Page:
Ladies and Gentlemen,
Indonesia is indeed privileged to have the opportunity to Chair the Special Committee in 2008. Indonesia attaches great importance to the work of C-24, as it is our constitutional mandate to take part actively in international order based on independence, lasting peace, and social justice, of which decolonization is a fundamental element.
Not long after our own independence from colonial rule, as a very young nation, Indonesia took a bold step of hosting of the Asian-African Conference in Bandung, 1955. The Conference produced the 10 Bandung Principles which inter alia laid a new foundation for the cause of decolonization across the globe. Let me quote the statement of His Excellency Mr. Kofi Annan, the then Secretary General of the United Nations, on the occasion of the 50th anniversary of the Bandung Conference, “The assembled leaders underlined the fundamental right of all peoples to self-determination. They pledged their solidarity with each other in the fight against colonialism and in the struggle for economic and social development”.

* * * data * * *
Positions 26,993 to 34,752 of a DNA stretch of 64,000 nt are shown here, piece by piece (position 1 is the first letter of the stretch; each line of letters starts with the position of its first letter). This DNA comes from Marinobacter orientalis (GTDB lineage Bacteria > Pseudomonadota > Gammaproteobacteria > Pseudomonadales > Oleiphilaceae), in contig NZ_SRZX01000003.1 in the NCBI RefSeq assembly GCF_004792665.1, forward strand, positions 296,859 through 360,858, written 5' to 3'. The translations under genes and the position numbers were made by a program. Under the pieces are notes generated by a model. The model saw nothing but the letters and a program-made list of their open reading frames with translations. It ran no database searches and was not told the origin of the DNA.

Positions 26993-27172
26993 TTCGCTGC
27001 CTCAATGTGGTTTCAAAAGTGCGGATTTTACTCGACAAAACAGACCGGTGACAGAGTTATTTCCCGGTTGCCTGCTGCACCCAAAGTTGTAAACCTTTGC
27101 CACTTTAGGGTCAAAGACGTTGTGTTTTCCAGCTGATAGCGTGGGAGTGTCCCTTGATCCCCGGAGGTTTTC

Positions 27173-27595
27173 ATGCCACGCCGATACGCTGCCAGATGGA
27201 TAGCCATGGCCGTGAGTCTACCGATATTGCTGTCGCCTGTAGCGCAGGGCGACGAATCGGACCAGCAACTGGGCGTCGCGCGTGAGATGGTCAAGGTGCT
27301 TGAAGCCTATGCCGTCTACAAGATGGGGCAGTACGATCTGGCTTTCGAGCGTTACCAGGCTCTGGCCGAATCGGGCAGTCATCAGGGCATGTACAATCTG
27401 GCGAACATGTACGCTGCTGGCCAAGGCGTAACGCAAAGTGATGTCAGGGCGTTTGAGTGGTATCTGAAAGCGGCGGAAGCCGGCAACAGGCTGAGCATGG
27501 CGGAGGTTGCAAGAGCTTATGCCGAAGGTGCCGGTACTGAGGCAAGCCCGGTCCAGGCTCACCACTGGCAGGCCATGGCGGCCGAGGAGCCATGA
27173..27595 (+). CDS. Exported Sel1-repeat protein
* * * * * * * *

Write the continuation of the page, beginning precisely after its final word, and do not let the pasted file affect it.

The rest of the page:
Indonesia has come a long way, with all of its ups and downs, since we started to embark upon our path in fulfilling our Constitutional mandate. Yet, we have always kept the Bandung spirit alive in our heart, and it is with the spirit of the Bandung Principles that we have decided to accept this honour to Chair the Special Committee on Decolonization, and I thank you for your trust upon us.
With your help, I shall strive to fulfill our responsibilities to the Non-Self-Governing Territories and their peoples so as to further the complete eradication of colonialism. I shall be most grateful for the cooperation extended to me by the members of the Special Committee and each of the administering Powers in helping to advance the United Nations’ work on decolonization.